Powell meets Israeli PM-elect Sharon
JERUSALEM (CNN) -- U.S. Secretary of State Colin Powell has begun talks with Israeli Prime Minister-elect Ariel Sharon that are expected to give the first real clues to U.S. President George W. Bush's policy on the failing peace process.
Powell met the new Israeli leader at Jerusalem's King David Hotel where the two men shook hands for reporters before settling down to talks.
The new Secretary of State, on his first diplomatic tour since taking office, is due to travel to the West Bank town of Ramallah later Sunday for talks with Palestinian Authority President Yasser Arafat.
Among other Middle East issues, officials said Powell will urge Israel to release millions of dollars raised from sales taxes for the Palestinian Authority, which is in dire financial straits after four months of clashes between Palestinians and Israeli forces.
Powell's talks come a day after the retired general met with outgoing Israeli Prime Minister Ehud Barak. Earlier on Saturday Powell also met with Egyptian President Hosni Mubarak and Foreign Minister Amr Moussa in Cairo, Egypt. He also met with Russian Foreign Minister Igor Ivanov, describing their talks as an "excellent discussion."
At a news conference after meeting with Mubarak, Powell said that sanctions against Iraq have been effective but could be revised to focus more closely on Saddam Hussein's government. Powell and Moussa also announced that Mubarak has accepted an invitation from U.S. President George W. Bush to visit Washington on April 2.
The sanctions have been in place since Iraq's 1990 invasion of Kuwait and the resulting Persian Gulf War of 1991, in which Egypt was a key U.S. ally. The sanctions are meant to keep Iraq from rebuilding its weapons programs, but they have become increasingly unpopular as they take a growing toll on Iraqi civilians.
"Our policies have strengthened the security of neighbors of Iraq, and these are policies that we are going to keep in place," Powell said. "But we're always willing to review them to make sure that they're carried out in a way that does not affect the Iraqi people but does affect the Iraqi regime's ambition and ability to acquire weapons of mass destruction."
Moussa said meetings this week between Iraqi officials and U.N. Secretary-General Kofi Annan could offer an opportunity to come up with a new plan for the sanctions. Iraq said on Saturday it would insist on a total lifting of the U.N. embargo, rejecting U.S.-British ideas of switching to "smart sanctions" that would focus on monitoring arms imports.
"Whether they are smart or stupid sanctions, we will reject them," Trade Minister Mohammed Mehdi Saleh declared in Baghdad.
"This meeting should be given full opportunity for both sides to talk and to listen," he said. "We'll see what will come of that."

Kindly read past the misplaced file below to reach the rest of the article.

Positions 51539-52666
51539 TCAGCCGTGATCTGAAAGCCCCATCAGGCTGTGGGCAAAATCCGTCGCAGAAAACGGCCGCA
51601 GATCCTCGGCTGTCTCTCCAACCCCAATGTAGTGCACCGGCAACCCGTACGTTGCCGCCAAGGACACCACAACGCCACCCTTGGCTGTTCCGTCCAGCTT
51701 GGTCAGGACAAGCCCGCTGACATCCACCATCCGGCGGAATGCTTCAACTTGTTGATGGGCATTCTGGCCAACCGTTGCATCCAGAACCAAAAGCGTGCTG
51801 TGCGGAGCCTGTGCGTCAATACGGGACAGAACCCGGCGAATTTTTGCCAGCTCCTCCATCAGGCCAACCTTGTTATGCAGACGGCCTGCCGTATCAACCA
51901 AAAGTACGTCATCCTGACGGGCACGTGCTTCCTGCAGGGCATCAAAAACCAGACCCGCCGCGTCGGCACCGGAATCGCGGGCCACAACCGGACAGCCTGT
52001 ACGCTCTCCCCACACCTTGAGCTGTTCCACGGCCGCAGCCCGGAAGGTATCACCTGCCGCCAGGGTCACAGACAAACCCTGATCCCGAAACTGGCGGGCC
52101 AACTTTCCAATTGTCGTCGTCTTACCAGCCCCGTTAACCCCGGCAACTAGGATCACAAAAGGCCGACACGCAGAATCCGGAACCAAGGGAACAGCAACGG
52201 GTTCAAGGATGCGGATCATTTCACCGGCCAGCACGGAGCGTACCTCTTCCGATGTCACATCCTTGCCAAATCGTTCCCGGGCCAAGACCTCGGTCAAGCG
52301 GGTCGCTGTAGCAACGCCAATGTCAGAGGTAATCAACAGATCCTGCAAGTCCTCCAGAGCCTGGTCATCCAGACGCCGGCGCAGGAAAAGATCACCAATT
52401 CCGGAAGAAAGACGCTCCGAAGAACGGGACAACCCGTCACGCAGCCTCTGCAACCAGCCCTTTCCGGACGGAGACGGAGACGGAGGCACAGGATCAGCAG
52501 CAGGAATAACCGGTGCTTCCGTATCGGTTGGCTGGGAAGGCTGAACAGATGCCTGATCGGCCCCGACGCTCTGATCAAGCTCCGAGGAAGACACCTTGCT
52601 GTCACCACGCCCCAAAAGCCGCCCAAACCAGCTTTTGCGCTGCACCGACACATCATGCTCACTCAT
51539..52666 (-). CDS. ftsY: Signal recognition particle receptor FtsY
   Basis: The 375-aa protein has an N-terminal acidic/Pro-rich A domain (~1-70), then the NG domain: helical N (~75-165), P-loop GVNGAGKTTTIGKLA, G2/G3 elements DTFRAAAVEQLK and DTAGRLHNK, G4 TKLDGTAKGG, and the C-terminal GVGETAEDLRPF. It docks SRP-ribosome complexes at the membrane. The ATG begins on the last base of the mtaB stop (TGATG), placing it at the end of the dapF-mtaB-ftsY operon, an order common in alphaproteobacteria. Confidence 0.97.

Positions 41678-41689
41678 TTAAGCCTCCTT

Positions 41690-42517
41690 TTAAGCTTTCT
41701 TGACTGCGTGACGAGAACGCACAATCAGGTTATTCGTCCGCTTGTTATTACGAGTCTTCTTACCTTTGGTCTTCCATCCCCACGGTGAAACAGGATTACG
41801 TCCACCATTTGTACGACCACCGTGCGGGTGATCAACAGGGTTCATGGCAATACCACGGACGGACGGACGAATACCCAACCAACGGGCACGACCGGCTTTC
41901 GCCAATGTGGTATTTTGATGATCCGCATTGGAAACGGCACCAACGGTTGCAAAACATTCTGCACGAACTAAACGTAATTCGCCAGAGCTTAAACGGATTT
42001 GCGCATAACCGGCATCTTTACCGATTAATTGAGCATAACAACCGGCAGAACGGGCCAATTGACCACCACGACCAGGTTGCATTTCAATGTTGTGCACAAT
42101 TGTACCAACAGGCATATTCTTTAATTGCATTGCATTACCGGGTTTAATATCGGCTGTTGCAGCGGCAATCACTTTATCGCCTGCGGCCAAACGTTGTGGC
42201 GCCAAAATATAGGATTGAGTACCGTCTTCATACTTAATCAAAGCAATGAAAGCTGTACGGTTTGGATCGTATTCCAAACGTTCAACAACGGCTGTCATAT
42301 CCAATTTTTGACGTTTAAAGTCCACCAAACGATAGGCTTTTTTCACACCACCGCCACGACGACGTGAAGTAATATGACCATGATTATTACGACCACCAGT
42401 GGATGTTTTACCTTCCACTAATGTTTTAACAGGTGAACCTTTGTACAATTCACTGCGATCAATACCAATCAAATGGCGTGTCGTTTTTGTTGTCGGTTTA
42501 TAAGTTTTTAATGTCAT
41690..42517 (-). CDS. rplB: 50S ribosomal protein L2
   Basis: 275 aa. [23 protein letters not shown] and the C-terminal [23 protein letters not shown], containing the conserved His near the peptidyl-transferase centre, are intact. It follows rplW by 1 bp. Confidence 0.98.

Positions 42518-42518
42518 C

Powell said no details of any revised sanctions were discussed in his talks in Cairo.
"We spoke in general terms about the sanctions regime," he said. "Specifics will come later."
Powell's visit is part of a four-day Middle East tour that will take him to Israel, Saudi Arabia, Jordan, Syria and Kuwait. Powell, who was the chairman of the U.S. Joint Chiefs of Staff during the Gulf War, will participate in a Kuwaiti ceremony marking the 10th anniversary of the emirate's liberation from six months of Iraqi occupation.
His trip to the region comes just over a week after U.S. and British planes conducted airstrikes on radar sites near Baghdad. Powell acknowledged that the raids attracted "quite a bit of criticism" in the Arab world but noted that Iraqi weapons "are being aimed at Arabs, not at the United States or at others."
Earlier, he said he had "a very, very excellent discussion" with Ivanov, his counterpart from Moscow. Powell and Ivanov met for 90 minutes in Cairo amid a recent chill in relations between the two countries, including differences over U.S. plans for a missile defense system and the arrest of an FBI agent accused of spying for Moscow.
Ivanov said the meeting was very constructive and frank, with the two "exchanging principles at issue" for U.S.-Russian relations, and urgent international matters.
"We will continue to look for points of coinciding," Ivanov said.
Observers said the session was likely to set the tone for U.S.-Russian relations under the new American administration. Powell carried a personal message from President Bush to his Russian counterpart, Vladimir Putin.
Powell was expected to make the Bush administration's case for the ballistic missile defense system opposed by the Russians.
Though early tests have yielded only limited success, U.S. plans for a national missile defense have managed to rankle Russian officials. The Russians say an American missile defense would effectively scrap the 1972 Anti-Ballistic Missile Treaty, which they consider the cornerstone of arms-control efforts. And some European allies fear the project may trigger a new arms race.
Russian officials have proposed a smaller, mobile system as an alternative to the planned $60 billion U.S. system. Powell called the proposals "quite interesting" but said he believed that after initial review there "isn't a lot there." However, he said it was encouraging that Moscow has "come forward and said 'Yes, there is a threat.' "
The recent chill in relations between Washington and Moscow was exacerbated by this week's arrest of FBI agent Robert Hanssen on charges he spied for Russian intelligence. Powell said the Hanssen case was "being tackled in other channels" and was not expected to come up.
Powell was also expected to seek Russian support of continued sanctions on Iraq. Russian officials are eager to see the sanctions lifted, since Iraq owes Russia more than $8 billion.
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